The great Age of Reconnaissance CLASSIC NAUTICAL STYLE The uniform of the Aristocrats of the Sea NEW MOTORING SECTION Ross Erickson on the patriarchy Striking back at Leviathan Florida leads the way Combat as Inner Experience DOONVORCANNON Zero HP Lovecraft returns A new first translation
suffering, for he is both the marble and the sculptor' Alexis Carrel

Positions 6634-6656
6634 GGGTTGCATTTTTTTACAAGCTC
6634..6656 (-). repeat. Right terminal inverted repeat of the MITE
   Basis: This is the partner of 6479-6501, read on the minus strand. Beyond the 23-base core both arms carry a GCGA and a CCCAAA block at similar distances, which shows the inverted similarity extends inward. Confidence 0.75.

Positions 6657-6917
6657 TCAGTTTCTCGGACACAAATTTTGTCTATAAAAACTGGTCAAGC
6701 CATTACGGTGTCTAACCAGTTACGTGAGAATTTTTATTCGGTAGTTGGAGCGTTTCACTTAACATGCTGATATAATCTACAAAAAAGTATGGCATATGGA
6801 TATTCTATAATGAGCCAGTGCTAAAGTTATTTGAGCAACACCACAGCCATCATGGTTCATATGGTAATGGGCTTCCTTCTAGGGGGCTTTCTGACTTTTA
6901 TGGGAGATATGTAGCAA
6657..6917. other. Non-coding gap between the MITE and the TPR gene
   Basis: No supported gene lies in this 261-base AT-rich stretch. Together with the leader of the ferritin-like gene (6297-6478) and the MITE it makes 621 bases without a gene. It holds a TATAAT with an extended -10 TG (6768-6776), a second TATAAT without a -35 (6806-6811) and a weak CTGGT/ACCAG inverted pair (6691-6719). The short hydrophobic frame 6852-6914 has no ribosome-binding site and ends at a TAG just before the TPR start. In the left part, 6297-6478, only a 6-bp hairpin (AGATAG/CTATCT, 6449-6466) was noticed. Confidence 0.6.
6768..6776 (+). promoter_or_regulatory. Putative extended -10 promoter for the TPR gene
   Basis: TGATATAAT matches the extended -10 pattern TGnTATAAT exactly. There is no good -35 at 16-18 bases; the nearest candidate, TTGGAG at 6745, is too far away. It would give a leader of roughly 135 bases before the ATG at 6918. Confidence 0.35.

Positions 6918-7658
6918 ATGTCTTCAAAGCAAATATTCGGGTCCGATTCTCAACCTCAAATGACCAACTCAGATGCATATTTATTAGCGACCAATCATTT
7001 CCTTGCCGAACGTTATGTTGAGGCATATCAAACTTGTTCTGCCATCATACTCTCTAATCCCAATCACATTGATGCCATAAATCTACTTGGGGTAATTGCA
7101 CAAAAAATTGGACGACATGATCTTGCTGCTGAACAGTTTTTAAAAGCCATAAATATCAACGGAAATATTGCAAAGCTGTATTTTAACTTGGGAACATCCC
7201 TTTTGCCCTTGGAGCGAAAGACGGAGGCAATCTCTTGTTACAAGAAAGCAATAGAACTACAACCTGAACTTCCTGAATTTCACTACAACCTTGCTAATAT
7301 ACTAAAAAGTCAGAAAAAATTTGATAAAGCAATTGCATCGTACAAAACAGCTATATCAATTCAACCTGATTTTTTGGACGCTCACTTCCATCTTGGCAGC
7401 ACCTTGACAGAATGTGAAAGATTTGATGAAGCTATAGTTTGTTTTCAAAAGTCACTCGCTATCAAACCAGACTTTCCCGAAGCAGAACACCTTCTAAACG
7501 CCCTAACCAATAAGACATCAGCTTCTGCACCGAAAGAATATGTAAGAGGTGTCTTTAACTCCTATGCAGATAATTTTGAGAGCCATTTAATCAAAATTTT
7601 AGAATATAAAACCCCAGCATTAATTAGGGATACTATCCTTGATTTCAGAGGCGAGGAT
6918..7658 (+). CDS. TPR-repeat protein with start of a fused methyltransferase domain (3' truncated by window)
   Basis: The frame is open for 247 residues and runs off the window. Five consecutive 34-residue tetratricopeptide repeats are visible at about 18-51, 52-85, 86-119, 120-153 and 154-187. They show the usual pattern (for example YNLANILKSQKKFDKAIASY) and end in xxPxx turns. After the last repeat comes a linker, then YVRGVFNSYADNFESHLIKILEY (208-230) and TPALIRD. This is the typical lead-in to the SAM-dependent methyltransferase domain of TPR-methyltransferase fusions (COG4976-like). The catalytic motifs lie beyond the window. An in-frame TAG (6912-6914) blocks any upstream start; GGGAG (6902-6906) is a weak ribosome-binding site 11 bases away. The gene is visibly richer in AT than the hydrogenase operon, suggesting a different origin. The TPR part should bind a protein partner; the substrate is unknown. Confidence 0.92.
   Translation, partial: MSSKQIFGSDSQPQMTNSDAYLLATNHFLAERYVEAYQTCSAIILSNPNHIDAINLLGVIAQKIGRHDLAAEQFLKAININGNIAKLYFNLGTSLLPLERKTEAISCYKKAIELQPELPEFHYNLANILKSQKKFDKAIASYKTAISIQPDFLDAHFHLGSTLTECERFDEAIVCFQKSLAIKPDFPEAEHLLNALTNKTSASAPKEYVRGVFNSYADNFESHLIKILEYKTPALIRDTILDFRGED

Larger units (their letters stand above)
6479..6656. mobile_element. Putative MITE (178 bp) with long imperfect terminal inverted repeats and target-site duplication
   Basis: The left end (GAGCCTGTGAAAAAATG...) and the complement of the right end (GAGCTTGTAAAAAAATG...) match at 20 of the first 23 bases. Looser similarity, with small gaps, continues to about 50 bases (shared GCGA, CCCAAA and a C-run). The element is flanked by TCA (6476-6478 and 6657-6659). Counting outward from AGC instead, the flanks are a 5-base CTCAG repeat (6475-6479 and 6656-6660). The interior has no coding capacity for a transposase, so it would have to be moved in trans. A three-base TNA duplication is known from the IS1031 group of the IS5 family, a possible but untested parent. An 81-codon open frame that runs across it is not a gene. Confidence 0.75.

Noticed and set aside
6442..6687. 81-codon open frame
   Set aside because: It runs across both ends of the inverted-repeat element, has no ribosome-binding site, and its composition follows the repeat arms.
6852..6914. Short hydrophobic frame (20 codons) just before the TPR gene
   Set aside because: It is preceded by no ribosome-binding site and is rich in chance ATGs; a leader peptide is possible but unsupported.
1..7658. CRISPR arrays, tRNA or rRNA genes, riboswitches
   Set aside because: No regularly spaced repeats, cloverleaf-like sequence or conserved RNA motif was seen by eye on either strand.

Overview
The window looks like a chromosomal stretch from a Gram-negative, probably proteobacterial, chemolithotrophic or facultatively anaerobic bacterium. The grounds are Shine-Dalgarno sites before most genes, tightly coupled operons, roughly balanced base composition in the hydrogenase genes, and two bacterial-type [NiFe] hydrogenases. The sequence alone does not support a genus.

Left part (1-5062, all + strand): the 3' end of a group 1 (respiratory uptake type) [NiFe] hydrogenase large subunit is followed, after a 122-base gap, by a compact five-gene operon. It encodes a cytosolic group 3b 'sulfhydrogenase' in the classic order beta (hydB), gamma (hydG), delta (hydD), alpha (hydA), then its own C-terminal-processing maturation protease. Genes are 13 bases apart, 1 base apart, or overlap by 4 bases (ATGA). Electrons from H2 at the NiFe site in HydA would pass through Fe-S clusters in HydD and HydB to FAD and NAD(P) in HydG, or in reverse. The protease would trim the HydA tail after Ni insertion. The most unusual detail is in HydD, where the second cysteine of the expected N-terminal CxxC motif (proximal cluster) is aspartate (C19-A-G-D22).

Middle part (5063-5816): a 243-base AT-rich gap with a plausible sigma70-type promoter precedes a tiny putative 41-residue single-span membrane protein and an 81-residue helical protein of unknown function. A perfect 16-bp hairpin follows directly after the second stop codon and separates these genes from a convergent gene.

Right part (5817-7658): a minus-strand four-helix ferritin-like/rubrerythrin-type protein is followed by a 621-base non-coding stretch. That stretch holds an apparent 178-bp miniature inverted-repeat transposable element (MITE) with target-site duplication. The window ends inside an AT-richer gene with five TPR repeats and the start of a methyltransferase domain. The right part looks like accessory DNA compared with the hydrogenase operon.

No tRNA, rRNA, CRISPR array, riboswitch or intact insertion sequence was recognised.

Raw Egg Nationalist (@babygravy9) welcomes you to the sophomore issue of Man's World, the only men's magazine worth reading today. Welcome back, friends, to Man’s World and Raw Egg Journal, the only men’s magazine worth reading. And what a ride it’s been so far! Even I was surprised by the success of the first issue, which was read 25,000 times in the space of a few days, and is past 50,000 views at the time of writing. There’s now an SFW version of the magazine available to read via my Linktree (linktr.ee/raweggnationalist), for those of you who didn’t like the vintage centrefolds. (More on those centrefolds in just a moment.) Whatever doubts I had about the validity of the enterprise, all those weeks ago when I first memed myself into creating it, have now well and truly disappeared. Thank you all for your support and contributions. I’ve done my very best to incorporate the constructive criticism of my anon friends, while remaining aloof from the inevitable sour-grape doo-doo slinging of professional cope artists like… well, why sully this fine publication with their names? You're probably familiar with who I mean. And if not – lucky you! Keep it that way. As I was saying, I’ve done my best to incorporate your legitimate criticism of the typesetting and formatting and also of some of the content, namely the centrefolds. On the first point, I can only beg indulgence on account of my inexperience. I’m still learning, but I’m learning fast. I promised that this issue would be ‘lean, mean and clean’, and I hope you find it so. You won’t have to strain your eyes to see any text, nor should any of the colour schemes prove garish or the transition between them quite so much of a psychedelic experience. I’ll say it again: lean, mean and clean. On the second point, I’ve made the executive decision not to continue the centrefold section, at least in this issue. My intention with the centrefolds was to evoke a time before the advent of readily available internet pornography, with its stringent pubic topiary regime, a time which has quite significant nostalgic value for me. Know ye this: my intention was not at all to provide fodder for your inner Coomer. Far from it. I do understand though, despite the fond personal memories such images have for me, that softcore pornography really was the thin end of the wedge, as it were, for the ubiquitous filth that is doing such harm to the minds and bodies of men, women and children everywhere. Having said that, I would like to issue a plea. As I said in a recent interview, prudery and puritanism will do us much more harm than good. Attempts to enforce a right-wing sharia will only lead to infighting and purity spirals of the kind that continue to prove so destructive for emerging movements. What we have in common is of far greater importance than our stance on a few naked bodies in a magazine, and you shouldn't forget that. So what’s in store for you in this issue? Well, the broad theme of this issue, if you hadn’t guessed from our cover star, a well-developed member of Her Majesty’s Royal Navy – I believe he occupies the rank of rear admiral – is the sea. The sea, the sea! That famous phrase uttered by Xenophon’s wandering Greeks when they finally caught sight of the Black Sea and the outposts of their own civilisation. Our sea-themed special occupies centre-stage and contains a myriad of fantastic articles, from politics to archaeology, history to style, and literature. Learn about the ancient seafaring exploits of our ancestors, the voyages of da Gama and Magellan, and how to dress like a true prep; wonder at modern-day myths by Doonvorcannon and Zero HP Lovecraft; let Elias Kingston tell you how a revival among the states, following the example of maritime Florida, could finally help to slay the dreadful Leviathan of the deep state. And that’s not all of the sea special, let alone the rest of the magazine! Phew! What else? A fantastic new motoring section, for one thing (I keep my promises). A neck and jaw training special, with guest articles from Greco Gum and Herculean Strength. A short comedy sketch from Neon Bag. Eternal Physique returns, and there’s the second part of the serialisation of my book, Three Lives of Golden Age Bodybuilders. Part one of a fantastic defence of the reputation of a true lion of the British Empire; a comparison of two famous responses to the ugliness of modern-day leftism; a short story from Faisal Marzipan; spotlights on new books by Antelope Hill and Imperium Press; an early short story by Pierre Drieu La Rochelle. Dr Chaim Breisacher returns with the second chapter of his fantastic translation of Ernst Jünger’s Combat as Inner Experience. Oh, and don’t let me forget – there’s also an article by the irrepressible and inimitable BRONZE AGE PERVERT. So welcome to Man’s World Issue 2: it's a pleasure to have you back. Issue 2 - The Sea! The Sea!